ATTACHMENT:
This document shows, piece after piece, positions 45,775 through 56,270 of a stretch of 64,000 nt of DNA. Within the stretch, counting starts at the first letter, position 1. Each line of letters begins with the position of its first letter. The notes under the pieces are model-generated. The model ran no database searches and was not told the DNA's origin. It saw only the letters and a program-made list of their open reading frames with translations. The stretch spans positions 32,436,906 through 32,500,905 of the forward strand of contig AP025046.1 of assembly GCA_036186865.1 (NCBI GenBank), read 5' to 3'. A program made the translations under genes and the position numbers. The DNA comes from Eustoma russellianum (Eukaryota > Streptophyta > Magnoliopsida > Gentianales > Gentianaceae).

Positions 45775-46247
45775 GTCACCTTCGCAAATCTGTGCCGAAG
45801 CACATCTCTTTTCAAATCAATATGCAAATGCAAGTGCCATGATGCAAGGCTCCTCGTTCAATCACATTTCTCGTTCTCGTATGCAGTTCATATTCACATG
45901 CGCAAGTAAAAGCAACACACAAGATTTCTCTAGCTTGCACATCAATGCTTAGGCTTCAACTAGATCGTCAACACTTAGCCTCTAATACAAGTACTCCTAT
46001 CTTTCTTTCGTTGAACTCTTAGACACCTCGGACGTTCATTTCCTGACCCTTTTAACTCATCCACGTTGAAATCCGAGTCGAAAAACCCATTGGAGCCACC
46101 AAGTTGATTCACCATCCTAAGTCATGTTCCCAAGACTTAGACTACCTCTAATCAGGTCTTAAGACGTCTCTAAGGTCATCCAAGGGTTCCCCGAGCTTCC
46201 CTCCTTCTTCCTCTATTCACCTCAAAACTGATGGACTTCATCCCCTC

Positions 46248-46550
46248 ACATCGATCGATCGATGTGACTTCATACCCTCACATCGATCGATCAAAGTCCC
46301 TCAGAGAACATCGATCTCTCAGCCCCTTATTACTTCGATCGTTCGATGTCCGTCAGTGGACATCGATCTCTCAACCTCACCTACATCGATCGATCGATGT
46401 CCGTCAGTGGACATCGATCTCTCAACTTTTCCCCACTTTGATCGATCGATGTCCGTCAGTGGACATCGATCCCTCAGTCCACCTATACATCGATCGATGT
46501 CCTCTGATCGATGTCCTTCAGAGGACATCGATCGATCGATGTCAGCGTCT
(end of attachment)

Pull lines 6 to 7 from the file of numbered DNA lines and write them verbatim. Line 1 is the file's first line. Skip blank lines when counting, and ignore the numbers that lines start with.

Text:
46001 CTTTCTTTCGTTGAACTCTTAGACACCTCGGACGTTCATTTCCTGACCCTTTTAACTCATCCACGTTGAAATCCGAGTCGAAAAACCCATTGGAGCCACC
46101 AAGTTGATTCACCATCCTAAGTCATGTTCCCAAGACTTAGACTACCTCTAATCAGGTCTTAAGACGTCTCTAAGGTCATCCAAGGGTTCCCCGAGCTTCC